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Partial Fraction Expansion

Module by: JP Slavinsky, Thanos Antoulas, Elizabeth Chan. E-mail the authors

Summary: This module describes the method of partial fraction expansion, in which a ratio of polynomials can be split into a sum of small polynomials. The Heaviside cover-up method is discussed in detail with examples. Finding a partial fraction expansion in matlab is also discussed.

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Splitting up a ratio of large polynomials into a sum of ratios of small polynomials can be a useful tool, especially for many problems involving Laplace-like transforms. This technique is known as partial fraction expansion. Here's an example of one ratio being split into a sum of three simpler ratios:

8x2+3x21x37x6=1x+2+3x3+4x+1 8 x 2 3 x 21 x 3 7 x 6 1 x 2 3 x 3 4 x 1

There are several methods for expanding a rational function via partial fractions. These include the method of clearing fractions, the Heaviside "cover-up" method, and different combinations of these two. For many cases, the Heaviside "cover-up" method is the easiest, and is therefore the method that we will introduce here. For a more complete discussion, see Signal Processing and Linear Systems by B.P. Lathi, Berkeley-Cambridge Press, 1998, pp-24-33. Some of the material below is based upon this book.

Heaviside "Cover-Up" Method

No Repeated Roots

Let's say we have a proper function Gx=NxDx G x N x D x (by proper we mean that the degree m m of the numerator Nx N x is less than the degree p p of denominator Dx D x ). In this section we assume that there are no repeated roots of the polynomial Dx D x .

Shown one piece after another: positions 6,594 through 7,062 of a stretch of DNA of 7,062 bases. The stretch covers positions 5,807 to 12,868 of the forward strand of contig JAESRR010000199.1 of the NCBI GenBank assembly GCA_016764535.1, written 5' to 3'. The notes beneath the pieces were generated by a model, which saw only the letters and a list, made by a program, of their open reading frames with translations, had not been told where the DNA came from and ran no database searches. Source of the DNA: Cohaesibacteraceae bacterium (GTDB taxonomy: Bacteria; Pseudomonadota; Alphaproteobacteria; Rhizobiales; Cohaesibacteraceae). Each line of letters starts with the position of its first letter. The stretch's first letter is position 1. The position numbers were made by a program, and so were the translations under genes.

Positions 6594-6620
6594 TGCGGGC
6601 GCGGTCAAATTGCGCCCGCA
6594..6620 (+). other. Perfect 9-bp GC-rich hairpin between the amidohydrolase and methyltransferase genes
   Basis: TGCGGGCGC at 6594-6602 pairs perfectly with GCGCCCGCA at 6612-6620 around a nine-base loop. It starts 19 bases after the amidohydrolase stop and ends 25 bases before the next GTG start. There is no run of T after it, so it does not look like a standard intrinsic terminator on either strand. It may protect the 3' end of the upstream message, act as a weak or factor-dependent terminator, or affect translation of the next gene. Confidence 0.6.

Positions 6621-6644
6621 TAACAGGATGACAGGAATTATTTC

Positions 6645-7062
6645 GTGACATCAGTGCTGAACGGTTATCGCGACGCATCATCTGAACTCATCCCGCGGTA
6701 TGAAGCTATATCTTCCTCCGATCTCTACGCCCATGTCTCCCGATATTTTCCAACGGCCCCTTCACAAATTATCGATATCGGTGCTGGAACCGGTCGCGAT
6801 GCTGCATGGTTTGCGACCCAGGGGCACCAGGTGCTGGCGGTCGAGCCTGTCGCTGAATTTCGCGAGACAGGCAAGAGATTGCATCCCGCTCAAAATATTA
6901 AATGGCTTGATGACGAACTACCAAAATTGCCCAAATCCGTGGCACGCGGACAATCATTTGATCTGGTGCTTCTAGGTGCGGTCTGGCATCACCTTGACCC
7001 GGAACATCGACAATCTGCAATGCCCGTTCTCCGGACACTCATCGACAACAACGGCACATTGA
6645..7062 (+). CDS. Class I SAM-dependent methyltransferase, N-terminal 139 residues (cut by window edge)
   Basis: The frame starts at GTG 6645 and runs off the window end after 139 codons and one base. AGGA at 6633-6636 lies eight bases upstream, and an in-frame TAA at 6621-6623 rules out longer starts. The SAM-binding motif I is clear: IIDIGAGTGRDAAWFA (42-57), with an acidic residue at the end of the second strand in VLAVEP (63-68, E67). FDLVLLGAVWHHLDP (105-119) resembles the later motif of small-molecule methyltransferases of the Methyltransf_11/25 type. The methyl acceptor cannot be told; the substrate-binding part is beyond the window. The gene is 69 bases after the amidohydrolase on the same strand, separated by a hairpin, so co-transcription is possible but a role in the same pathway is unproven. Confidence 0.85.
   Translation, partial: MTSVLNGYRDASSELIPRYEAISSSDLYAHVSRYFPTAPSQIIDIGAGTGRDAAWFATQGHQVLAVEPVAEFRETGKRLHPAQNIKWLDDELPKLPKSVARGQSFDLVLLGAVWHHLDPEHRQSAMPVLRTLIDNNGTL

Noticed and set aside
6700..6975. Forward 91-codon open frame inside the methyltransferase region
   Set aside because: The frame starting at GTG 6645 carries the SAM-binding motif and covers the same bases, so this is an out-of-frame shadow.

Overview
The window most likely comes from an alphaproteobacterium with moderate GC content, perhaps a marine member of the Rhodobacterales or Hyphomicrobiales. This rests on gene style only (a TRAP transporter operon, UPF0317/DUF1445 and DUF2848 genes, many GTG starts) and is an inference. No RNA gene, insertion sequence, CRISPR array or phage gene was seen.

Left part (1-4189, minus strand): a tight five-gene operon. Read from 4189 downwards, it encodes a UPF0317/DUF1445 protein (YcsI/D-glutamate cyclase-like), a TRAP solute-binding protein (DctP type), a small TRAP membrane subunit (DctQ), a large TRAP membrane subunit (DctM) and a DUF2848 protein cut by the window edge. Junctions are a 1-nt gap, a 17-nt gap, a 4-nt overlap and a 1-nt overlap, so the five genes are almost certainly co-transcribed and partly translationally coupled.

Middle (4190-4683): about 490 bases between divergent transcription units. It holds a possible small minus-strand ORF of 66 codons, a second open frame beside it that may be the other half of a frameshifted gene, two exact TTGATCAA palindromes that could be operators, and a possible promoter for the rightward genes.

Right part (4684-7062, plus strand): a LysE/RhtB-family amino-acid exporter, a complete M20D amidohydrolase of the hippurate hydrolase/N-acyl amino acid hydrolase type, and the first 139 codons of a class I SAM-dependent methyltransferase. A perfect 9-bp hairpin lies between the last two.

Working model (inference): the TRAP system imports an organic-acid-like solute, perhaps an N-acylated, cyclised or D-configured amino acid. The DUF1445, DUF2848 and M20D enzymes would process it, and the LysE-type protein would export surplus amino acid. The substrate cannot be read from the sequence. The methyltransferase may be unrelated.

The first step is to factor the denominator Dx D x :

Gx=Nx(x a 1 )(x a 2 )(x a p ) G x N x x a 1 x a 2 x a p

where a 1 a p a 1 a p are the roots of Dx D x . We can then rewrite Gx G x as a sum of partial fractions:

Gx= α 1 x a 1 + α 2 x a 2 ++ α p x a p G x α 1 x a 1 α 2 x a 2 α p x a p

where α 1 α p α 1 α p are constants. Now, to complete the process, we must determine the values of these αα coefficients. Let's look at how to find α 1 α 1 . If we multiply both sides of Equation 3 by x a 1 x a 1 and then let x= a 1 x a 1 , all of the terms on the right-hand side will go to zero except for α 1 α 1 . Therefore, we'll be left over with:

α 1 =(x a 1 )Gx | x=a 1 α 1 x a 1 G x | x=a 1

We can easily generalize this to a solution for any one of the unknown coefficients:

α r =(x a r )Gx | x=a r α r x a r G x | x=a r

This method is called the "cover-up" method because multiplying both sides by x a r x a r can be thought of as simply using one's finger to cover up this term in the denominator of Gx G x . With a finger over the term that would be canceled by the multiplication, you can plug in the value x= a r x a r and find the solution for α r α r .

Example 1

In this example, we'll work through the partial fraction expansion of the ratio of polynomials introduced above. Before doing a partial fraction expansion, you must make sure that the ratio you are expanding is proper. If it is not, you should do long division to turn it into the sum of a proper fraction and a polynomial. Once this is done, the first step is to factor the denominator of the function:

8x2+3x21x37x6=8x2+3x21(x+2)(x3)(x+1) 8 x 2 3 x 21 x 3 7 x 6 8 x 2 3 x 21 x 2 x 3 x 1

Now, we set this factored function equal to a sum of smaller fractions, each of which has one of the factored terms for a denominator.

8x2+3x21(x+2)(x3)(x+1)= α 1 x+2+ α 2 x3+ α 3 x+1 8 x 2 3 x 21 x 2 x 3 x 1 α 1 x 2 α 2 x 3 α 3 x 1